On 10 April 2019, the CSSF issued Circular 19/716 ("Circular") laying out the regimes applying to third-country firms wishing to provide investment services in Luxembourg or perform investment activities and ancillary services in accordance with Article 32-1 of the Law of 5 April 1993 on the financial sector ("Law"), which was introduced further to the implementation of MiFID II1 and MiFIR2.
At the outset, it is important to note that the Circular confirms that the analysis set out in the CSSF's Circular 11/515, which indicates the conditions under which financial services provided by a third-country firm can be considered not to be performed on the Luxembourg territory, no longer applies to the provision of investment services. Article 32-1 of the Law thus provides for an exhaustive regime regarding the provision of investment services by third-country firms in Luxembourg.
The Circular distinguishes between the situation of investment services provided to retail clients or to professional clients on request, on the one hand, and investment services provided to per se professional clients and eligible counterparties, on the other hand.
As far as investment services to retail clients or to professional clients on request are concerned, the CSSF merely recalls that the Law imposes the establishment of a branch in Luxembourg.
Regarding investment services provided to per se professional clients and eligible counterparties, they can be provided through a branch in Luxembourg or on a cross-border basis. The Circular clarifies the procedure with which third-country firms must comply in order to benefit from the regime in Article 32-1(1), second subparagraph of the Law allowing for the provision of investment services to per se professional clients or to eligible counterparties in Luxembourg on a cross-border basis without establishing a branch. They can do so on the grounds of either (i) an equivalence decision of the European Commission and registration with the European Securities and Markets Authority ("European regime")3, or (ii) a decision by the CSSF ("national regime")4 in the event the Commission has not yet taken a decision or the third-country firm chooses to benefit from the three-year transitional period provided by Article 54(1) of MiFIR.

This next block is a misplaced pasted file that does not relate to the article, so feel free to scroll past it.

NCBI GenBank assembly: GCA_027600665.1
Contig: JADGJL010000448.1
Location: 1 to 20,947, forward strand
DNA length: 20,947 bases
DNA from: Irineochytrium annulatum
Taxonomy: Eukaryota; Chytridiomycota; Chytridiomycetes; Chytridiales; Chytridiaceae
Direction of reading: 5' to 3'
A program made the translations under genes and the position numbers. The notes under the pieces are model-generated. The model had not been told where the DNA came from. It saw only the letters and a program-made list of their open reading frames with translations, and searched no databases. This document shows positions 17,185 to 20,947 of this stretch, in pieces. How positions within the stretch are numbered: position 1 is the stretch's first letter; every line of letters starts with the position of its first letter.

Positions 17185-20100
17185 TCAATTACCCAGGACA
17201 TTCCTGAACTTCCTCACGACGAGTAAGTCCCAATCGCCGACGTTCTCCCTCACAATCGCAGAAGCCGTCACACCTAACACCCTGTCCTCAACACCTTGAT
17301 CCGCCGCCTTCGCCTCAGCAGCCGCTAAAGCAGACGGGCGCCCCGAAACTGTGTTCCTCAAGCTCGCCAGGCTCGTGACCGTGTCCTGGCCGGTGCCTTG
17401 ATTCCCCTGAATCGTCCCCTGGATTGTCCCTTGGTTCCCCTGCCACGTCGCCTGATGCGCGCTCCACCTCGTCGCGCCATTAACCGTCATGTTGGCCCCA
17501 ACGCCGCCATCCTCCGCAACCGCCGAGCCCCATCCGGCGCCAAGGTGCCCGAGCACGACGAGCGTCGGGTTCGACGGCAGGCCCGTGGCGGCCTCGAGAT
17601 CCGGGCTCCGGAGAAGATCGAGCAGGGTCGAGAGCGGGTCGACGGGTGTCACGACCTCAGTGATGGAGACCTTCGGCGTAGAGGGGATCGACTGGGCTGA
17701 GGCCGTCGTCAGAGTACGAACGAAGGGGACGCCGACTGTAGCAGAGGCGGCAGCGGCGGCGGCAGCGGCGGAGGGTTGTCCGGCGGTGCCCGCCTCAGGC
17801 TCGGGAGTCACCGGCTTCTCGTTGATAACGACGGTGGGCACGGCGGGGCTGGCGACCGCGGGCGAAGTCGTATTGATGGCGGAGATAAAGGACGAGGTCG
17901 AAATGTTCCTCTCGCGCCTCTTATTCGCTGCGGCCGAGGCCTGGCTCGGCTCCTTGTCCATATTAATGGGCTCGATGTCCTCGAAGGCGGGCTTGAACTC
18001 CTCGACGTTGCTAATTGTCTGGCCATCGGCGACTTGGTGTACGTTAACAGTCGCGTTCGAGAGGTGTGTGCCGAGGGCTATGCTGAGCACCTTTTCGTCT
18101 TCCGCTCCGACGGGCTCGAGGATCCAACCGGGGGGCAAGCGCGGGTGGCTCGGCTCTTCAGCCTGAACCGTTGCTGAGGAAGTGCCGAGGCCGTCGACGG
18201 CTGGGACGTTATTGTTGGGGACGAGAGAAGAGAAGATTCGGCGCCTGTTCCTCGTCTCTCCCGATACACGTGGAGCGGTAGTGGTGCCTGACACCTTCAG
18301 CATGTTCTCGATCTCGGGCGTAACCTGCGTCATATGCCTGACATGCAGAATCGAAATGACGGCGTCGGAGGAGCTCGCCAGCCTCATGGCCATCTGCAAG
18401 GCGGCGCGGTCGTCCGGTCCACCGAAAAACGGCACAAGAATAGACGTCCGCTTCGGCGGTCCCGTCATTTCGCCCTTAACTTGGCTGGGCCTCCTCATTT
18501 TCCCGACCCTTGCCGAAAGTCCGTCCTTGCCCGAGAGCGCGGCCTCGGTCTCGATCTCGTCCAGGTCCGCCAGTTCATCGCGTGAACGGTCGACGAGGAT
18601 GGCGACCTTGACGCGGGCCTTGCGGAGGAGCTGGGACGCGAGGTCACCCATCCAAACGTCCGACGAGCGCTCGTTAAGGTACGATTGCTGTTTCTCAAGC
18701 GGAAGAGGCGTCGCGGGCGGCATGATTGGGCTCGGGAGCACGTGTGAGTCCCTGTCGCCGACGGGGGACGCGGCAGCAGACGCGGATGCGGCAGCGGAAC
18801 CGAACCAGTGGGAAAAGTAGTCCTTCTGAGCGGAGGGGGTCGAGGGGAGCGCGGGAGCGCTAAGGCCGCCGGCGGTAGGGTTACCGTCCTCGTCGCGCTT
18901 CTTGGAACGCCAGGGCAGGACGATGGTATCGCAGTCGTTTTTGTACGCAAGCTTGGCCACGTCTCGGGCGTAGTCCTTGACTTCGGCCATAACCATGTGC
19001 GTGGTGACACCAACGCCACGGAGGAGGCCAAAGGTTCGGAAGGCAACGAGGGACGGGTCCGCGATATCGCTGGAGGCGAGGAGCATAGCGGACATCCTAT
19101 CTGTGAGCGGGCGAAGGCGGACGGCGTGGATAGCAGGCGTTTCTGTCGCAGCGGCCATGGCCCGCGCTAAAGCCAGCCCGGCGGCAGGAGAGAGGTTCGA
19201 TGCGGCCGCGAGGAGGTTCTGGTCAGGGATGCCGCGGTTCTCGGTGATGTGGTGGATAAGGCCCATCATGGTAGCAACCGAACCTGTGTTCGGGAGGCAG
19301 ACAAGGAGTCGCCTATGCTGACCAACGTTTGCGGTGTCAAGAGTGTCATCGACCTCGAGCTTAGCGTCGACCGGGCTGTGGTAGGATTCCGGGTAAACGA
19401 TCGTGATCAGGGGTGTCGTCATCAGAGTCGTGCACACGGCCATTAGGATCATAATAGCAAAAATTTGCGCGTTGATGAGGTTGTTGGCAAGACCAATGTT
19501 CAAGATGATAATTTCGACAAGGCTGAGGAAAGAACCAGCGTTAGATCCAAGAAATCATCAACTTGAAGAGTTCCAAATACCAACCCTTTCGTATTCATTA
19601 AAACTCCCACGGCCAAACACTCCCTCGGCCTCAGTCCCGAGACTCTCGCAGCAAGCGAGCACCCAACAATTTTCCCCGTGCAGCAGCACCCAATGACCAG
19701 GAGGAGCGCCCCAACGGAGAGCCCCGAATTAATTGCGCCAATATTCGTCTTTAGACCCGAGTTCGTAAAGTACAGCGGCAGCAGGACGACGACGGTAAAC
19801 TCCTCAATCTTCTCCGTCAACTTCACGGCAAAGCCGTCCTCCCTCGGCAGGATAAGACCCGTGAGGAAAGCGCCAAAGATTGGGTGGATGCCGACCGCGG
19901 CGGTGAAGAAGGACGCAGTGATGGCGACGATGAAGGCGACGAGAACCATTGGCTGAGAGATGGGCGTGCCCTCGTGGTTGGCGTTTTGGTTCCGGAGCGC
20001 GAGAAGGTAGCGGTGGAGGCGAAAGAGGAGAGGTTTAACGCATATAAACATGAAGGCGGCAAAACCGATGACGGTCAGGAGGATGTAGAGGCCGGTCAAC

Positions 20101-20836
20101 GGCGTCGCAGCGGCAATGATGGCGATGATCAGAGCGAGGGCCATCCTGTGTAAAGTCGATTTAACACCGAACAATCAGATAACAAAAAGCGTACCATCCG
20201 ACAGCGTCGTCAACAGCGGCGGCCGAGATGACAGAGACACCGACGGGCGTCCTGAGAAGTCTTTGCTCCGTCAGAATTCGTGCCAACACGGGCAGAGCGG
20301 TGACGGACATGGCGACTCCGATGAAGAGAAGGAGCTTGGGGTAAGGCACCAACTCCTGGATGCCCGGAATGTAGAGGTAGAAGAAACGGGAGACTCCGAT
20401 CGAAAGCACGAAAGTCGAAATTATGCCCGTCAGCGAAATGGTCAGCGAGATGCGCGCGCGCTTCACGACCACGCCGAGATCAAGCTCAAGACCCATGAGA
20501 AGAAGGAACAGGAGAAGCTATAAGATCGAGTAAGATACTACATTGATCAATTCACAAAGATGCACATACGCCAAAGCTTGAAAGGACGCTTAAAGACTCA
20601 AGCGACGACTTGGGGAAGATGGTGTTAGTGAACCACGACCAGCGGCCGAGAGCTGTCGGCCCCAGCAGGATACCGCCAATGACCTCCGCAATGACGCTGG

To benefit from the national regime, a formal CSSF authorisation will have to be obtained on a case-by-case basis. The CSSF will verify that (i) the firm is subject, in the third country, to supervision and authorisation rules deemed equivalent to those of the Law in terms of provision of investment services5, (ii) cooperation between the CSSF and the supervisory authority(ies) of the third country is ensured (generally, through the signature of a new MoU or an addendum to an existing MoU), and (iii) the third-country firm is authorised in the third country to provide the investment services it wishes to provide in Luxembourg. Written applications to benefit from the national regime (which shall include the form in Annex II of the Circular) must be submitted to the CSSF.
The Circular also draws attention to the fact that third-country firms authorised under the national regime or the European regime are required to disclose to their clients (i) that they are only allowed to provide services to eligible counterparties and per se professional clients, (ii) that they are not subject to supervision in the EU, and (iii) the name and address of their supervisory authority in the third country in writing and in a prominent way.
Finally, the Circular recalls that third-country firms providing investment services at the client's own exclusive initiative (reverse solicitation) do not have to apply for authorisation in Luxembourg or to establish a branch regardless of the client's category (retail, professional client on request, per se professional client or eligible counterparty). Such situations must be assessed on a case-by-case and continuous basis.
1 Directive 2014/65/EU of 15 May 2014 on markets in financial instruments.
2 Regulation (EU) 600/2014 of 15 May 2014 on markets in financial instruments.
3 which gives access to the whole EU market in the same way as a European passport.
4 providing access to the Luxembourg market only.
5 The CSSF will publish and update a list of countries considered as equivalent based on the requests submitted by third-country firms.
The content of this article is intended to provide a general guide to the subject matter. Specialist advice should be sought about your specific circumstances.